Regardless of outcry from Reuters, Bangladesh desires to convey extra Rohingya Muslims to a distant island
© Reuters. FILE PHOTO: Bangladeshi Navy personnel help a disabled Rohingya refugee child disembark from a naval ship when it arrives on Bhasan Char Island in Noakhali district
From Ruma Paul
DHAKA (Reuters) – Bangladesh will bring 3,000 to 4,000 more Rohingya Muslim refugees to a remote island in Bengal Bay in the next two days, two officials said on Sunday, despite concerns about the risk of storms and floods.
Dhaka has moved around 7,000 people to the island of Bhasan Char since the beginning of December from border camps in neighboring Buddhist majority Myanmar, where more than a million refugees live in dilapidated huts on destroyed hills.
The Rohingya refugees will be brought by ships to Bhasan Char on Monday and Tuesday, said Navy Commodore Rashed Sattar of the island.
Bangladesh says the relocation is voluntary, but some of the first groups to be moved spoke of coercion.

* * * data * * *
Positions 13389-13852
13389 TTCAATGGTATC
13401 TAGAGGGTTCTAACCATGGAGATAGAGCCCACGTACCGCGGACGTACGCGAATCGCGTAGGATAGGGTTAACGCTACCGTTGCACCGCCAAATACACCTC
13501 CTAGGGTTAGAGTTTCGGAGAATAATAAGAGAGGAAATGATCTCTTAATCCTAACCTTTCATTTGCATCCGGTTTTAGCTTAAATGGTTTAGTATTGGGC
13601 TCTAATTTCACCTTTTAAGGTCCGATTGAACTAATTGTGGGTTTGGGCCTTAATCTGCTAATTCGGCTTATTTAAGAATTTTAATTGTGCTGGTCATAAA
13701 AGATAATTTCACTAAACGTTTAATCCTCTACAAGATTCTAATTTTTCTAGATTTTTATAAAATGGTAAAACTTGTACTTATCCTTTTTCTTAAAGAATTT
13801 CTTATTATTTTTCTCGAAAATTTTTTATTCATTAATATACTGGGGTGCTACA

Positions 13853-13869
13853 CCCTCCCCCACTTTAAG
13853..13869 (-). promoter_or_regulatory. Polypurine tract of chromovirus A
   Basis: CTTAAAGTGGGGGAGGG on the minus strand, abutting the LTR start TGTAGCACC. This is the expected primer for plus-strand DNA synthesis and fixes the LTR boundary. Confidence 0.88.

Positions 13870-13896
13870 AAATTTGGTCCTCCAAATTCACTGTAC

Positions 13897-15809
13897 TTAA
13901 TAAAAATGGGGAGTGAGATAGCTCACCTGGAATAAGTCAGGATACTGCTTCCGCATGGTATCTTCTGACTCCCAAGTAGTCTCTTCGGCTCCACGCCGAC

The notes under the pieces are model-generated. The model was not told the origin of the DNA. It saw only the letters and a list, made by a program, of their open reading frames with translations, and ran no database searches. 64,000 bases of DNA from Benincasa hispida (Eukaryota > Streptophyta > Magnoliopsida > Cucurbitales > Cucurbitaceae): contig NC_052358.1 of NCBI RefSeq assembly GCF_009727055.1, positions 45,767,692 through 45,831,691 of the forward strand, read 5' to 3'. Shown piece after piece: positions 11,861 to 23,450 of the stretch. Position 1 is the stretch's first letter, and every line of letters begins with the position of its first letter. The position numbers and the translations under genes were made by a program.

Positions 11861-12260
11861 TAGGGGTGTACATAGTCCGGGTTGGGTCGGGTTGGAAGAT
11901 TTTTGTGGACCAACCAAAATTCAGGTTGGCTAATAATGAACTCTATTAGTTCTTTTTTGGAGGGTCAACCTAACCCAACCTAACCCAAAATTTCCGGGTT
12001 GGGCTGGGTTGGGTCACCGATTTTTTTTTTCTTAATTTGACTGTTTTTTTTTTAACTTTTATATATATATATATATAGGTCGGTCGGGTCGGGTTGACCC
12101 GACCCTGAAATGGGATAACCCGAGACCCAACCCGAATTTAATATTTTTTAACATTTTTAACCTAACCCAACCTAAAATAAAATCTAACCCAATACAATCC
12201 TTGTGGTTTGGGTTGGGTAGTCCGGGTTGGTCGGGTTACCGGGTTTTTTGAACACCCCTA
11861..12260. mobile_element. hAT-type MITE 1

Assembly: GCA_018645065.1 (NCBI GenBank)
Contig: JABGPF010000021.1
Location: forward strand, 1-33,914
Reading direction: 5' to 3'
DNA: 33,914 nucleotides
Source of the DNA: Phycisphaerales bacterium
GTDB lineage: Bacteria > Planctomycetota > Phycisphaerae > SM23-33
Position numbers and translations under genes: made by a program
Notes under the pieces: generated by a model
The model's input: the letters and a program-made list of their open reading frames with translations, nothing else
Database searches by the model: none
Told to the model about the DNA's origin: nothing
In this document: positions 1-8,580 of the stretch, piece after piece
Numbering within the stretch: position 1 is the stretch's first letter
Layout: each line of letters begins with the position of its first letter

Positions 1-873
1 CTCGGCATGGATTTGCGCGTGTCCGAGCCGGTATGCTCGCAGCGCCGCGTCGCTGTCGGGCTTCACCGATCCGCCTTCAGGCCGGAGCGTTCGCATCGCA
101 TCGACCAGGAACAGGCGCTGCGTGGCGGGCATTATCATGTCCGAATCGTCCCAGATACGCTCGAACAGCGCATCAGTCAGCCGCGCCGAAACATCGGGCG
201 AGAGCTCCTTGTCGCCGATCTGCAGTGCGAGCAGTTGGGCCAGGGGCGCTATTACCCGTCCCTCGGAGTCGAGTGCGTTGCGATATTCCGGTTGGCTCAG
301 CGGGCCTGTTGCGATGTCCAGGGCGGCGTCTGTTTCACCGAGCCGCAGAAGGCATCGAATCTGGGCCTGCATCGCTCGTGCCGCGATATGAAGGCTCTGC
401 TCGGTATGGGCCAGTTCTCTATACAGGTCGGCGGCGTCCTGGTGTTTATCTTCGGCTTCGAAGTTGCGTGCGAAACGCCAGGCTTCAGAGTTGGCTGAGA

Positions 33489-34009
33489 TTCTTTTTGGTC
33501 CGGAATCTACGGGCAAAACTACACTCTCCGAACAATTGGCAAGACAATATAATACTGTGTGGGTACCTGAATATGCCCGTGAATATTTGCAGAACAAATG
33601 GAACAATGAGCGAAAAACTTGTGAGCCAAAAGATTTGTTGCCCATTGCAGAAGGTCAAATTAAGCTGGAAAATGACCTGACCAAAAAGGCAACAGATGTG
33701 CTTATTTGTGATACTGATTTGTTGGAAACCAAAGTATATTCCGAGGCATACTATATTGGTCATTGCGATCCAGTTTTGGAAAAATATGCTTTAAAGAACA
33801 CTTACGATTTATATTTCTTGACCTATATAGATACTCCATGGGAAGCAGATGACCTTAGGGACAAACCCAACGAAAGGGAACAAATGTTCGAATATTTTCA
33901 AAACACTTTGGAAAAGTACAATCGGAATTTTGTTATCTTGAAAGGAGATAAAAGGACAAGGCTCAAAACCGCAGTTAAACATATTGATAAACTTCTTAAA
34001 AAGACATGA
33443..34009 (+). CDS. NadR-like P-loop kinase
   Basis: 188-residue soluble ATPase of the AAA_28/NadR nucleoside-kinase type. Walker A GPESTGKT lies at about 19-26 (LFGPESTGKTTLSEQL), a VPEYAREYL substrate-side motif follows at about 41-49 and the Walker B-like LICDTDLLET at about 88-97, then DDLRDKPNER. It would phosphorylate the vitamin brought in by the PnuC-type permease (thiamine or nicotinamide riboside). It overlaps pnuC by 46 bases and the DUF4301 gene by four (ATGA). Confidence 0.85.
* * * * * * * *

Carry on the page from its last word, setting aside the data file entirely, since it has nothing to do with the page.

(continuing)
The government has denied safety concerns about the island, citing the construction of flood defenses and housing for 100,000 people, hospitals and cyclone centers.
It is also said that overcrowding in refugee camps fuels crime.
Once they arrive on Bhasan Char, the Rohingya, a minority who have fled violence, are no longer allowed to leave the island, which is several hours’ drive from the southern port of Chittagong.
Bangladesh has expressed criticism of reluctance to consult the United Nations Refugee Agency and other aid agencies regarding renditions.
The United Nations High Commissioner for Refugees says the agency has not been allowed to assess the safety and sustainability of life on the island.
“The Rohingya relocation process continues … they go happily there to have a better life,” said Mohammad Shamsud Douza, the Bangladeshi deputy government official in charge of refugees, on the phone from Cox’s Bazar in southeastern Bangladesh.
“Our main priority is dignified and sustainable repatriation,” he said.
Bangladesh has urged Myanmar to press ahead with the stalled process of voluntary return of Rohingya refugees as international pressure on military leaders mounts following a coup that lowers refugees’ hopes of returning home.
“I don’t see a future for us,” said the 42-year-old refugee who decided to move the island. “The small hope of returning to our homeland was broken after the coup.”
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